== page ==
Cars That Time Forgot

Cars That Time Forgot: Autobianchi Primula

by Richard Dredge
23 January 2023 3 min read
Cars That Time Forgot: Autobianchi Primula
Photos: Magic Car Pics

The question of which was the world’s first production commercially available hatchback has been raging for years. Citroën can justifiably claim that it was the first to offer such a vehicle, when it launched the Traction Avant Commerciale way back in 1938. A few thousand were made, but the chances are that you’ve never seen one as survivors are rare. The same goes for the Kaiser Vagabond, which was launched in 1949 and sold in small numbers before it was discontinued just two years later.

A friend of mine owns the sole Triumph Herald hatchback prototype made, and I recently told its story in video form on my Below The Radar YouTube channel. The film has led to lots of people giving their opinions on which was the first production hatchback. Suggestions have included the Renault 16 (1965), Volkswagen Golf (1974) and the Renault 5 (1972), but all of these were beaten by the Austin A40 (1958) and the Renault 4 (1961). However, it’s the now-forgotten Autobianchi Primula that can claim to have created the template for small family hatchbacks the world over.

Autobianchi Primula

When the Autobianchi Primula burst onto the scene in 1964, it was unique in featuring a hatchback configuration and a transversely mounted water-cooled engine that drove the front wheels – just like huge-selling family hatchbacks such as the Ford Fiesta, Honda Civic, Peugeot 205 and Fiat Uno. Plus the VW Golf and Renault 5 of course. What the Primula also pioneered was the fitment of an end-on gearbox; BMC’s front-wheel drive cars had a gearbox sitting in the engine’s sump, and Autobianchi’s solution was more efficient, which is why over the next decade the Primula’s mechanical configuration would be adopted almost universally.

Fiat had set up Autobianchi in collaboration with Bianchi and Pirelli, way back in 1955. With the market awash with small hatchbacks today, it’s hard to image a world without these practical carry-alls. But when Fiat wanted to launch a new type of family car in the early 1960s, it was so worried that the car would be a failure, that it opted to sell it under the Autobianchi brand, so that the Fiat name wouldn’t be tarnished should it prove a flop. Bearing in mind the Mini and 1100/1300 had been a huge success for BMC, launching a small front-wheel drive family car doesn’t seem so crazy now, but back then Fiat was concerned that its new small hatch might disappear without trace.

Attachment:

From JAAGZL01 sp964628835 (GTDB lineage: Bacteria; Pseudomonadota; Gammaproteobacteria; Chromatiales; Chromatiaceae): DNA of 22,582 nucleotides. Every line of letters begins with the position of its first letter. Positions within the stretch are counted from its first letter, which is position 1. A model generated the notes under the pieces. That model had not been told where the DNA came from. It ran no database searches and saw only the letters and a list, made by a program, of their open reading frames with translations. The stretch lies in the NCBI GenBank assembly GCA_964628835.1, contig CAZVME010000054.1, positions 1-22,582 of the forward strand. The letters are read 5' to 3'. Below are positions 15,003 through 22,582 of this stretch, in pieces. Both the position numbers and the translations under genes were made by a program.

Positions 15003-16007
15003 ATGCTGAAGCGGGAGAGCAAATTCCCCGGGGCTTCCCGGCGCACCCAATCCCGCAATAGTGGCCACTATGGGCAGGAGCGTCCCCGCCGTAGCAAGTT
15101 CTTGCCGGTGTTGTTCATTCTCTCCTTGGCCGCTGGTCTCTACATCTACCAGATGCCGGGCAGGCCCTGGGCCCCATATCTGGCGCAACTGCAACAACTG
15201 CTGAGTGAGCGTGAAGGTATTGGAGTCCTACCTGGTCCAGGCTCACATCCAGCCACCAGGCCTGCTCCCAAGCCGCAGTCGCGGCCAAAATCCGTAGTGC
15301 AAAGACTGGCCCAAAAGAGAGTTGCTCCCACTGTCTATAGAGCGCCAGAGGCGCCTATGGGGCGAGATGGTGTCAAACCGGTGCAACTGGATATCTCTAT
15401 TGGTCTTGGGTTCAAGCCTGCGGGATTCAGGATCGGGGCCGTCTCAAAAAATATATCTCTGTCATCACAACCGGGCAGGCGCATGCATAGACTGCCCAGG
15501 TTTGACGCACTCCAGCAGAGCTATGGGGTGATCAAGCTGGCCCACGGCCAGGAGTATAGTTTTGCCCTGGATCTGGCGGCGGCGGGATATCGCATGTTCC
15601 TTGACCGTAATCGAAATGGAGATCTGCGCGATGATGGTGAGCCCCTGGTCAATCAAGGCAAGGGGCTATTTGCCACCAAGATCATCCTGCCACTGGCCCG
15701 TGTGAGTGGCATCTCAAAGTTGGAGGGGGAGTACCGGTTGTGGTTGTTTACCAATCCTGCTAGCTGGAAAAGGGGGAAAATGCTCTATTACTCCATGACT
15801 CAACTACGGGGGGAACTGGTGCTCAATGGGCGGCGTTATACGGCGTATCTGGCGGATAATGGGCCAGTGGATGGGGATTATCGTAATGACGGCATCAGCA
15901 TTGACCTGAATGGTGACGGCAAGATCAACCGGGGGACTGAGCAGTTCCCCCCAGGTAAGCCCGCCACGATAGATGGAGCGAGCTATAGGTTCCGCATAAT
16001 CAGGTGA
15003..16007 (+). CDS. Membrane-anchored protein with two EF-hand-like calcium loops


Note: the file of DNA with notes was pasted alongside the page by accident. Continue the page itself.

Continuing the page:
The man behind the Primula was Fiat’s design supremo Dante Giacosa, who wanted to move away from rear-engined cars such as the 500, 600 and 850. As early as 1947 he had come up with a design for a 570cc transversely mounted four-cylinder engine that drove the front wheels, but he couldn’t work out how to fit in an efficient transmission. That project was parked, but Fiat revisited the formula at the end of the 1950s, only to struggle once more with the gearbox.

With ultra-conservative BMC having pipped Fiat to the post with a mass-market front-wheel drive family car (the Mini, in 1959), only to then launched the 1100 in 1962, Giacosa was determined to get a front-drive car into production for Fiat. The key was in developing a more compact clutch arrangement which allowed the end-on gearbox to fit into the engine bay. Cheaper and more efficient than BMC’s in-sump solution, the new transmission was genuinely a game changer.

Autobianchi Primula

It wasn’t just the running gear that would mark the Primula out as a pioneer though, because Giacosa also decided that a three-door hatchback would provide the perfect blend of style, usability and affordability. Launched at the autumn 1964 Turin Salon in three-door form only, two and four-door saloons arrived soon after, along with a five-door hatchback in 1966.

In the nose was a 59bhp 1221cc four-cylinder engine, which was uprated to a slightly hotter 62bhp (courtesy of a twin-choke carburettor) for the four- and five-door editions. For those who wanted even more, there was a 65bhp Touring-designed coupé with a slightly lower roofline than the other models. With disc brakes all round, a sealed cooling system and a chassis devoid of grease points, the Primula really did blaze a trail.

Autobianchi Primula

Fiat needn’t have worried about the Primula being shunned in the showroom; around 80,000 were made in a production run that lasted right up to 1970. By that point the engine had been updated to the 65bhp 1197cc unit seen in the Fiat 124, which came in 75bhp 1438cc form in the more sporting Primula coupé.

Coming second in the 1965 European Car of the Year (beaten by the BMC 1800 ‘Landcrab’), the Primula was brilliantly designed and engineered, but terribly rustproofed, just like all of its contemporaries. As a result, it’s reckoned that there are just a few dozen survivors across Europe, most of them in Italy. For such a pioneer, the Autobianchi Primula deserved to survive in much greater numbers and enjoy more recognition.

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